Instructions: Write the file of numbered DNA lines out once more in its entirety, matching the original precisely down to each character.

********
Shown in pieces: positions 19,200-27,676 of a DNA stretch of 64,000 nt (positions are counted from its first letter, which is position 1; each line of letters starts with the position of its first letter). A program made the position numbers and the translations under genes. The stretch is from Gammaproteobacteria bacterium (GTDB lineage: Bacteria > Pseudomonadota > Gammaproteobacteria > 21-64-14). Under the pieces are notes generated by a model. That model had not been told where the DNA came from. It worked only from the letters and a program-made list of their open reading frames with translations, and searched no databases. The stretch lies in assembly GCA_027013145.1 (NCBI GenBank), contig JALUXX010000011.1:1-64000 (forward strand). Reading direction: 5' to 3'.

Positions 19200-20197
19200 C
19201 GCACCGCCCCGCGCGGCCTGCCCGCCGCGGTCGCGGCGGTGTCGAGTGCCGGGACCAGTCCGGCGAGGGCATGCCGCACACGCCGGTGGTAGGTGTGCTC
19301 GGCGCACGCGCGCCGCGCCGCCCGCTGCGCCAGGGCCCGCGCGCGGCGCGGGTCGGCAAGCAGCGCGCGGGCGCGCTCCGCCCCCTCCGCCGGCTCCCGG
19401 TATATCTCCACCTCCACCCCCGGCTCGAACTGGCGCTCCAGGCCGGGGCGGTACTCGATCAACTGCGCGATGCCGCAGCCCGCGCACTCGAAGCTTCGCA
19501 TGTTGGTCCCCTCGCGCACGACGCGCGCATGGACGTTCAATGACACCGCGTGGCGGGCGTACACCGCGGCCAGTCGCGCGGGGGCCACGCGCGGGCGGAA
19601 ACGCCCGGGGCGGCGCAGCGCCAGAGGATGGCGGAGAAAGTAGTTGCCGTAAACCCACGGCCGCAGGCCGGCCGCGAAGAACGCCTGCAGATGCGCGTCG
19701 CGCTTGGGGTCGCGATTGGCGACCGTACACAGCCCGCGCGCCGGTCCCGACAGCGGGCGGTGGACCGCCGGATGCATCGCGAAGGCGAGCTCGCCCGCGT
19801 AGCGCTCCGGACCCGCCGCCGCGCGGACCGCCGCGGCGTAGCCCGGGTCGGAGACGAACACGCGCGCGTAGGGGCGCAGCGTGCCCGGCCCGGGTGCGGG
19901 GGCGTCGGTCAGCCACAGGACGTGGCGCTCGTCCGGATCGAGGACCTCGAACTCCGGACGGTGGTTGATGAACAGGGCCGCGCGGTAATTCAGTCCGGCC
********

Shown in pieces: positions 19,200-27,676 of a DNA stretch of 64,000 nt (positions are counted from its first letter, which is position 1; each line of letters starts with the position of its first letter). A program made the position numbers and the translations under genes. The stretch is from Gammaproteobacteria bacterium (GTDB lineage: Bacteria > Pseudomonadota > Gammaproteobacteria > 21-64-14). Under the pieces are notes generated by a model. That model had not been told where the DNA came from. It worked only from the letters and a program-made list of their open reading frames with translations, and searched no databases. The stretch lies in assembly GCA_027013145.1 (NCBI GenBank), contig JALUXX010000011.1:1-64000 (forward strand). Reading direction: 5' to 3'.

Positions 19200-20197
19200 C
19201 GCACCGCCCCGCGCGGCCTGCCCGCCGCGGTCGCGGCGGTGTCGAGTGCCGGGACCAGTCCGGCGAGGGCATGCCGCACACGCCGGTGGTAGGTGTGCTC
19301 GGCGCACGCGCGCCGCGCCGCCCGCTGCGCCAGGGCCCGCGCGCGGCGCGGGTCGGCAAGCAGCGCGCGGGCGCGCTCCGCCCCCTCCGCCGGCTCCCGG
19401 TATATCTCCACCTCCACCCCCGGCTCGAACTGGCGCTCCAGGCCGGGGCGGTACTCGATCAACTGCGCGATGCCGCAGCCCGCGCACTCGAAGCTTCGCA
19501 TGTTGGTCCCCTCGCGCACGACGCGCGCATGGACGTTCAATGACACCGCGTGGCGGGCGTACACCGCGGCCAGTCGCGCGGGGGCCACGCGCGGGCGGAA
19601 ACGCCCGGGGCGGCGCAGCGCCAGAGGATGGCGGAGAAAGTAGTTGCCGTAAACCCACGGCCGCAGGCCGGCCGCGAAGAACGCCTGCAGATGCGCGTCG
19701 CGCTTGGGGTCGCGATTGGCGACCGTACACAGCCCGCGCGCCGGTCCCGACAGCGGGCGGTGGACCGCCGGATGCATCGCGAAGGCGAGCTCGCCCGCGT
19801 AGCGCTCCGGACCCGCCGCCGCGCGGACCGCCGCGGCGTAGCCCGGGTCGGAGACGAACACGCGCGCGTAGGGGCGCAGCGTGCCCGGCCCGGGTGCGGG
19901 GGCGTCGGTCAGCCACAGGACGTGGCGCTCGTCCGGATCGAGGACCTCGAACTCCGGACGGTGGTTGATGAACAGGGCCGCGCGGTAATTCAGTCCGGCC